D'uke's solution is misguided, and he comes with Saturday's results, but do not lose sight of the
to6'much baggage. Only when the federal govern- larger problem. Just because justice was served in
ent devises a comprehensive program to address Louisiana doesn't necessarily mean that it will
financial woes of the increasingly impoverished triumph in the end.
Cambodia
U.N. concessions to murderous Khmer Rouge should end

To the Daily:
I just wanted to send you a
line saying that I am in full
support of your actions. Although
I absolutely deny what CODOH
stands for and everything they
said in the ad, I not only agree
that you had a right to print it, but
that it served a very useful
purpose on this campus.
I believe that Americans are
steadily losing our Constitutional
rights, but it is the citizens that are
doing it. After the ad was pub-
lished, I saw many flyers saying,
"No free speech for fascists!" But
if we let this go through without a
fight, it will be extremely easy to
take away all of our other rights if
someone disagrees with what we
feel.
The ad brought this issue out
into the open, and I desperately
hope that many others have
started to notice what we are
doing to our rights.
I want to thank you for the
service you provided to this
campus.
Joe Corrado
Engineering
first-year student
Policing thoughts
To the Daily:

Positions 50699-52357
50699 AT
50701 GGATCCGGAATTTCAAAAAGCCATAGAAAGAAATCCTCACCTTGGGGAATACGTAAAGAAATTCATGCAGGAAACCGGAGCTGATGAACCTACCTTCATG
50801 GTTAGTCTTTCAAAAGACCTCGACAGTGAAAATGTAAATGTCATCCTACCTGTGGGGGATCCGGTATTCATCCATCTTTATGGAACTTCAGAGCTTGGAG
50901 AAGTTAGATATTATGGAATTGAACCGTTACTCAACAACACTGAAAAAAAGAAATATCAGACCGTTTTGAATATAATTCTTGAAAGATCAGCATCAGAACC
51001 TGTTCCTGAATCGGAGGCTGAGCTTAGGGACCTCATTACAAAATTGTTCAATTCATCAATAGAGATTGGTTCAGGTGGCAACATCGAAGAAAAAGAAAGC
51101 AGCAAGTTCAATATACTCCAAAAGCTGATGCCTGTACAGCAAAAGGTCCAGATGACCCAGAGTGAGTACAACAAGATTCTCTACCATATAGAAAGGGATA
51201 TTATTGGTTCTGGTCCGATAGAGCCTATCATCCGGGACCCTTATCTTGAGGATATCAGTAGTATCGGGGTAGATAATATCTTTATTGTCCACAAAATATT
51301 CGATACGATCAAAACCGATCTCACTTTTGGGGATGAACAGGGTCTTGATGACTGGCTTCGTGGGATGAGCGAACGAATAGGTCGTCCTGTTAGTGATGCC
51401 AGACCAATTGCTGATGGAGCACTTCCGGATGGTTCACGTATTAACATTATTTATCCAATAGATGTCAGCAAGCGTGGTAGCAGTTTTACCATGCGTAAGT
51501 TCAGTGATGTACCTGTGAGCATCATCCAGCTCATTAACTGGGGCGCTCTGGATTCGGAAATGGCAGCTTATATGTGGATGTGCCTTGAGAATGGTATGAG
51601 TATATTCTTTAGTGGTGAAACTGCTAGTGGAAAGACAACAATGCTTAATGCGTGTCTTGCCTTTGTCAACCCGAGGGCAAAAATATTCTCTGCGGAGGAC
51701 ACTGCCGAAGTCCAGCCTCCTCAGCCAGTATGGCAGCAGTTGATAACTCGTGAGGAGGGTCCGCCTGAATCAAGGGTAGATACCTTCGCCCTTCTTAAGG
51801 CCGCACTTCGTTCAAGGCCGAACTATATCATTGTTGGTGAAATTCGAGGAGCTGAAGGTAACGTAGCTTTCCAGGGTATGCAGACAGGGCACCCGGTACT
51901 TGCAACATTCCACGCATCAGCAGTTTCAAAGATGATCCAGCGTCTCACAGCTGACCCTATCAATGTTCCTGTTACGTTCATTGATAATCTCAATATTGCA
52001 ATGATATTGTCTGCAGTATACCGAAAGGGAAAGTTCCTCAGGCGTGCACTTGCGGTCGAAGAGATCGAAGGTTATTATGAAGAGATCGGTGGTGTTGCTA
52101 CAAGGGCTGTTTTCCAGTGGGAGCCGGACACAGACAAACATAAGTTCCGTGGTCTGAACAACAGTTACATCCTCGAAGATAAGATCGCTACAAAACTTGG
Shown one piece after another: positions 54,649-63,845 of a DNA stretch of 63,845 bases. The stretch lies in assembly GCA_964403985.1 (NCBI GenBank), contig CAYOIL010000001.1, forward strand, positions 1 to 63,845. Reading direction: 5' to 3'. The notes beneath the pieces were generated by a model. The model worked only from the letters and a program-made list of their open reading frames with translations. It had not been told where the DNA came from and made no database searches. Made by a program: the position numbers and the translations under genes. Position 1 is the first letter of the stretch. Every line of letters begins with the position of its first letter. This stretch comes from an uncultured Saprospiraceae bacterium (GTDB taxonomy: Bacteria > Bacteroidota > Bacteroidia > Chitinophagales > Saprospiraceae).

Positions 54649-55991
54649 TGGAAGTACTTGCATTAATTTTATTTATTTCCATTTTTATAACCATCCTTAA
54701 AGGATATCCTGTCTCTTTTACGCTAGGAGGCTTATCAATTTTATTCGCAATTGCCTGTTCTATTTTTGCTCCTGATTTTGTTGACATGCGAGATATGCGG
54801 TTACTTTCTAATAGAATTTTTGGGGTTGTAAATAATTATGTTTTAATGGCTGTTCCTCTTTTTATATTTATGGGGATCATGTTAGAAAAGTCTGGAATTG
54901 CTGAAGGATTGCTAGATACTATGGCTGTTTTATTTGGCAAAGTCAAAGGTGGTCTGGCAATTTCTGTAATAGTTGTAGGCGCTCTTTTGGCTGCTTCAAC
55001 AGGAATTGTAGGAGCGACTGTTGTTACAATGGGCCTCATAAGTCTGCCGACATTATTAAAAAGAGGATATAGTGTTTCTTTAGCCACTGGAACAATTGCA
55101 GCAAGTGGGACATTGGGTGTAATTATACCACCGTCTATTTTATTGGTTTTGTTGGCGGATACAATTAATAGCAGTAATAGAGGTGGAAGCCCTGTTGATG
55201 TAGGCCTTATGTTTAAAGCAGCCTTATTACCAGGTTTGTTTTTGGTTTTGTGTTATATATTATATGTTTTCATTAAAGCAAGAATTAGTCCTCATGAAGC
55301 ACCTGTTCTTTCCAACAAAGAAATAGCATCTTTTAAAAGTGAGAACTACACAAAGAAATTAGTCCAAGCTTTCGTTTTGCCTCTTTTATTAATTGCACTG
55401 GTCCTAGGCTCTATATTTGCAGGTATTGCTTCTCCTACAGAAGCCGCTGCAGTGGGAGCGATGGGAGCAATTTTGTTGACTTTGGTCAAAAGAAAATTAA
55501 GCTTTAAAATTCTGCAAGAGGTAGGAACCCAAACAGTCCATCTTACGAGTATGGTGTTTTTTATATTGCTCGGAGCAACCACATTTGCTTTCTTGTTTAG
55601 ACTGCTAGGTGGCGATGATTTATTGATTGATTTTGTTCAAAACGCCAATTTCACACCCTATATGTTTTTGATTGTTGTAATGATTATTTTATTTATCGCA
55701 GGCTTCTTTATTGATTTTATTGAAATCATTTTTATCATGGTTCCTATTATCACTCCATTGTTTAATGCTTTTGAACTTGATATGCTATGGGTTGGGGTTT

Ned Merrick made some
serious accusations last week. "If
they pulled calendars off the shelf
because they weren't selling,
that's okay. But I think if they
took them off the shelves because
of pressure from liberal feminist
groups, then that's a form of
censorship and a violation of First
Amendment rights."
Merrick wants to distinguish
between the healthy workings of a
free market and the threat to
democracy posed by consumer,
action. If we grew up watching
TV, we know one thing: however
pointless your life may be, you
are worth the value of your dollar.

Consumer boycotting is where
capitalism and activism meet.
Nothing could be simpler and less
offensive. If you don't like it,
don't buy it. If you don't like
looking at it in the store where
you shop, tell the manager how
you feel.
Before you take any public
action, do consider that the more
effective your action is, the more
.hostility, fear and willful misun-
derstanding you will generate on
this campus.
According to the Daily,
"several customers voiced their
opinions of the calendar, but not
actual complaints." Merrick, in a
move characteristic of debate at
the University, translates "several
customers" voicing opinions into